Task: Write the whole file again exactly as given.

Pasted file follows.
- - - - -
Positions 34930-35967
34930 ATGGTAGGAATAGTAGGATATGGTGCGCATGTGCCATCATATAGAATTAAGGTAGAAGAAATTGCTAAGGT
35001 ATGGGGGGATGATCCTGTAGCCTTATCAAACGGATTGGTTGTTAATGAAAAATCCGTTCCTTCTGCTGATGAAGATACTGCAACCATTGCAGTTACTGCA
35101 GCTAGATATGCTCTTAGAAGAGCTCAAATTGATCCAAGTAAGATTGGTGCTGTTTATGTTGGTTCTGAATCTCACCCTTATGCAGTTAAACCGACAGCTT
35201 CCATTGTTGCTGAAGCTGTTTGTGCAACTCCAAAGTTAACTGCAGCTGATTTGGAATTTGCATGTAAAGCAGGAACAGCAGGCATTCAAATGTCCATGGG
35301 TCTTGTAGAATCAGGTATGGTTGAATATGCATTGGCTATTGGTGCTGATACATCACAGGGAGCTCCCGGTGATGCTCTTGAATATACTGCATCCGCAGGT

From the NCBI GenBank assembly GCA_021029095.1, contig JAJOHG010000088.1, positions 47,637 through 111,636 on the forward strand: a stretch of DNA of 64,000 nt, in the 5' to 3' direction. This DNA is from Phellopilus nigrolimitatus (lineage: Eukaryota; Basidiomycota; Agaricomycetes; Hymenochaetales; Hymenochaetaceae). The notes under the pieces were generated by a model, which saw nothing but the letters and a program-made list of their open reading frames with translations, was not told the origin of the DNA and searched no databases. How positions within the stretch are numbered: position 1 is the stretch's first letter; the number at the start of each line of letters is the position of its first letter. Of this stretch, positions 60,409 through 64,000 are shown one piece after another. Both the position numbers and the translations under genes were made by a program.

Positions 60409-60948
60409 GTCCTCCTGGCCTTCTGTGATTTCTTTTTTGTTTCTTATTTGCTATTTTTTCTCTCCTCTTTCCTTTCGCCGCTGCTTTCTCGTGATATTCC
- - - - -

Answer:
Positions 34930-35967
34930 ATGGTAGGAATAGTAGGATATGGTGCGCATGTGCCATCATATAGAATTAAGGTAGAAGAAATTGCTAAGGT
35001 ATGGGGGGATGATCCTGTAGCCTTATCAAACGGATTGGTTGTTAATGAAAAATCCGTTCCTTCTGCTGATGAAGATACTGCAACCATTGCAGTTACTGCA
35101 GCTAGATATGCTCTTAGAAGAGCTCAAATTGATCCAAGTAAGATTGGTGCTGTTTATGTTGGTTCTGAATCTCACCCTTATGCAGTTAAACCGACAGCTT
35201 CCATTGTTGCTGAAGCTGTTTGTGCAACTCCAAAGTTAACTGCAGCTGATTTGGAATTTGCATGTAAAGCAGGAACAGCAGGCATTCAAATGTCCATGGG
35301 TCTTGTAGAATCAGGTATGGTTGAATATGCATTGGCTATTGGTGCTGATACATCACAGGGAGCTCCCGGTGATGCTCTTGAATATACTGCATCCGCAGGT

From the NCBI GenBank assembly GCA_021029095.1, contig JAJOHG010000088.1, positions 47,637 through 111,636 on the forward strand: a stretch of DNA of 64,000 nt, in the 5' to 3' direction. This DNA is from Phellopilus nigrolimitatus (lineage: Eukaryota; Basidiomycota; Agaricomycetes; Hymenochaetales; Hymenochaetaceae). The notes under the pieces were generated by a model, which saw nothing but the letters and a program-made list of their open reading frames with translations, was not told the origin of the DNA and searched no databases. How positions within the stretch are numbered: position 1 is the stretch's first letter; the number at the start of each line of letters is the position of its first letter. Of this stretch, positions 60,409 through 64,000 are shown one piece after another. Both the position numbers and the translations under genes were made by a program.

Positions 60409-60948
60409 GTCCTCCTGGCCTTCTGTGATTTCTTTTTTGTTTCTTATTTGCTATTTTTTCTCTCCTCTTTCCTTTCGCCGCTGCTTTCTCGTGATATTCC